In defence of mac and cheese
Just a few days ago, I read a eulogy for mac on the Vancouver Observer.
The author called macaroni and cheese a “lost art” that is “all bad … at the moment” and bemoaned the fact that Vancouver “is ruining mac and cheese.”
As a self-professed “regular gal searching for comfort (in) food in Vancouver,” I felt obligated to step up in defense of Mac.
The author was on to something when she highlighted the fussiness of comfort food. Yes, most of us crave comfort foods from our childhood. But it wasn’t just that Mom had the time to make you macaroni and cheese from scratch. Nor was it the “many ingredients” that made the mac. It wasn’t even Mom’s cooking skill.
It was that each of us came to love that one particular version of mac and cheese. When we think back to that mac, it isn’t even about the food; it’s about family, community and nostalgia for the simplicity of childhood.
I have a friend whose favourite mac is Kraft Dinner mixed with ketchup. That’s how her mother made it and that’s how she likes it.
My husband’s grandmother made macaroni and cheese with hamburger meat and tomatoes and, to this day, he prefers a meaty, tomatoey mac.
As for myself, my memories of macaroni and cheese come from The Bahamas. My family moved there for two years when I was eight years old. The women in our tiny community on Andros Island made macaroni and cheese with onions and hot pepper that was baked into solid squares. Every time I eat macaroni and cheese, I compare it to that mac. But really, nothing compares and nothing ever will. I might be able to recreate the mac, but I can’t recreate the magic of childhood.
Is it any wonder, then, that variations flourish almost to an excess? Macaroni and cheese is a dish that is so open to interpretation (and inspiration) that there are nearly limitless ways to recreate or reimagine our favourite childhood versions. Not exactly what I’d call a “lost art.”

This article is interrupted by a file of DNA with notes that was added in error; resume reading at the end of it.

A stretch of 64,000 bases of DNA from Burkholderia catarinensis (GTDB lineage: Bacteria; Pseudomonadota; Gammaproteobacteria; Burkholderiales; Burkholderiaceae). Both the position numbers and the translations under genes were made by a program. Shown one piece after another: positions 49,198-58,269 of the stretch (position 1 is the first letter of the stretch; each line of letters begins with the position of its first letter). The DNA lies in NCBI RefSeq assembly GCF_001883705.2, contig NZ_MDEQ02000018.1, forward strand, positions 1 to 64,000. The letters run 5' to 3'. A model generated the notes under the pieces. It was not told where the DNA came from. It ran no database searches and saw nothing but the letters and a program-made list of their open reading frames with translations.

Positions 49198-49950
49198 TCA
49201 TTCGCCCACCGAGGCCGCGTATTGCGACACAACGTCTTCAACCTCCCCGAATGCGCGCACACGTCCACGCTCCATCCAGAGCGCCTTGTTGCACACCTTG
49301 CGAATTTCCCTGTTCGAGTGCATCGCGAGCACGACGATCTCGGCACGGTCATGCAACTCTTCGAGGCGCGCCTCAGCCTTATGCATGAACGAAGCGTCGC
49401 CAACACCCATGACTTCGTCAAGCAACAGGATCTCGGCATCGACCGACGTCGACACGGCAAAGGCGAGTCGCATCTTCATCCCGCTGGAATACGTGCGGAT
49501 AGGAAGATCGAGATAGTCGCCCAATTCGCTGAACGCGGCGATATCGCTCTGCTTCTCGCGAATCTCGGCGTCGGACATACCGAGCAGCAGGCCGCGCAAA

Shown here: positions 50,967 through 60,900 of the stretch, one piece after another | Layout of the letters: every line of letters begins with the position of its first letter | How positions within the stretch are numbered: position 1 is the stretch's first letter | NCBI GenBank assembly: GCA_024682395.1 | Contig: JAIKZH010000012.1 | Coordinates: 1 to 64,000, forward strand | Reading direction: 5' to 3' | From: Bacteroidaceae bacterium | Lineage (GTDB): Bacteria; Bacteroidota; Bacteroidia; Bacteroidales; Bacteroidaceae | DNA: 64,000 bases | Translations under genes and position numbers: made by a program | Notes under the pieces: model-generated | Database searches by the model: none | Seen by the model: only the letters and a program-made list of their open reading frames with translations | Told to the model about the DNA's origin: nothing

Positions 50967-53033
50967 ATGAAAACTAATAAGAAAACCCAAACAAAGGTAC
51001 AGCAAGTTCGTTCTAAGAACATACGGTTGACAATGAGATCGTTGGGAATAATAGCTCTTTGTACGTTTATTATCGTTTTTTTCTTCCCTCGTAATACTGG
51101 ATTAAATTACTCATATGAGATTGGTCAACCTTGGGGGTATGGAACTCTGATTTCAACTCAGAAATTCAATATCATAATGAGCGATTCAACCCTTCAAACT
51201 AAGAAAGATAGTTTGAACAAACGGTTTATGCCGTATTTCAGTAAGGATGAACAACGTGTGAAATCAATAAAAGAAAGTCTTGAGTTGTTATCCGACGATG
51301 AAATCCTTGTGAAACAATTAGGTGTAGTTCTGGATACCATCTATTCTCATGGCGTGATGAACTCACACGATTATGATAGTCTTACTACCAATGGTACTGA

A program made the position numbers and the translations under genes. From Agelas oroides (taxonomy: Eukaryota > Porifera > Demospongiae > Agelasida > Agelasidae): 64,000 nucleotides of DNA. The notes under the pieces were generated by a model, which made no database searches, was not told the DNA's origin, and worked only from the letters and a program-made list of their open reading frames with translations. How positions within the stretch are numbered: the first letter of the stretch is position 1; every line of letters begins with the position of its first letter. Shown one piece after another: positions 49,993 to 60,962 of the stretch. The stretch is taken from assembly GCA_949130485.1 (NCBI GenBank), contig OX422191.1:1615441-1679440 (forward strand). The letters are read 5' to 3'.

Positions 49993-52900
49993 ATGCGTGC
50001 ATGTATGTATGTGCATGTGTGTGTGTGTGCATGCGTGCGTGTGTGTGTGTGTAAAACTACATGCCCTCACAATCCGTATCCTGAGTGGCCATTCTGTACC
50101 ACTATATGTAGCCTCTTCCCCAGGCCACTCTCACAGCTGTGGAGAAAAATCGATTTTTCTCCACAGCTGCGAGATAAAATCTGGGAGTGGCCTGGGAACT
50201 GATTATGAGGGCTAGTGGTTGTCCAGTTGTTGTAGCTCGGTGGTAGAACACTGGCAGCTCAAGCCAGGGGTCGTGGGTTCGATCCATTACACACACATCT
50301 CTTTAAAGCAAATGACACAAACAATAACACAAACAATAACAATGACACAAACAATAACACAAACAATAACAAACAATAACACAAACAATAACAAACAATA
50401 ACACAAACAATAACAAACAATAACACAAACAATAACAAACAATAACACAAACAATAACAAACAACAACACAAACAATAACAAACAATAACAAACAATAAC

As for the mac and cheese that led the author to despair, I too would be less than satisfied with a mac that consisted of nothing more than noodles, butter and a sprinkle of cheese.
However, the argument could be made that this was a “traditional” macaroni and cheese. A macaroni recipe from the 14th century called for noodles, oil, salt, butter and cheese. Rather boring, I understand, but there is probably someone out there who likes it that way. Whether people like it enough to make the dish profitable for the restaurant … well, I say, leave that decision to the manager.
This applies to all the Do One Thing places out there, as well as the Comfort Food restaurants. Maybe The Mac Shack doesn’t make the best mac and cheese I’ve ever had (they don’t), but maybe they do for someone else. Their website claims, “This is the same Mac + Cheese you remember. Just reinvented.” As for my husband, he just raved about The Mac Shack’s “Ultimate” mac and cheese with all its meat and tomato goodness — so much like his grandma used to make. My son loves the mac and cheese with pulled pork available from Jethro’s Fine Grub. As for myself, I prefer a stiffer, more solid mac. The next best thing to the Bahamian mac that Vancouver has to offer is the mac and cheese at Acme Café. There’s just something about that thick crust of cheddar that gets me.
No, Vancouver is not ruining mac and cheese. If anything could ruin mac, it would have been the 1937 introduction of the processed version. Macaroni and cheese survived Kraft; it will also survive Vancouver and a few misguided tweaks from some well-intentioned chefs.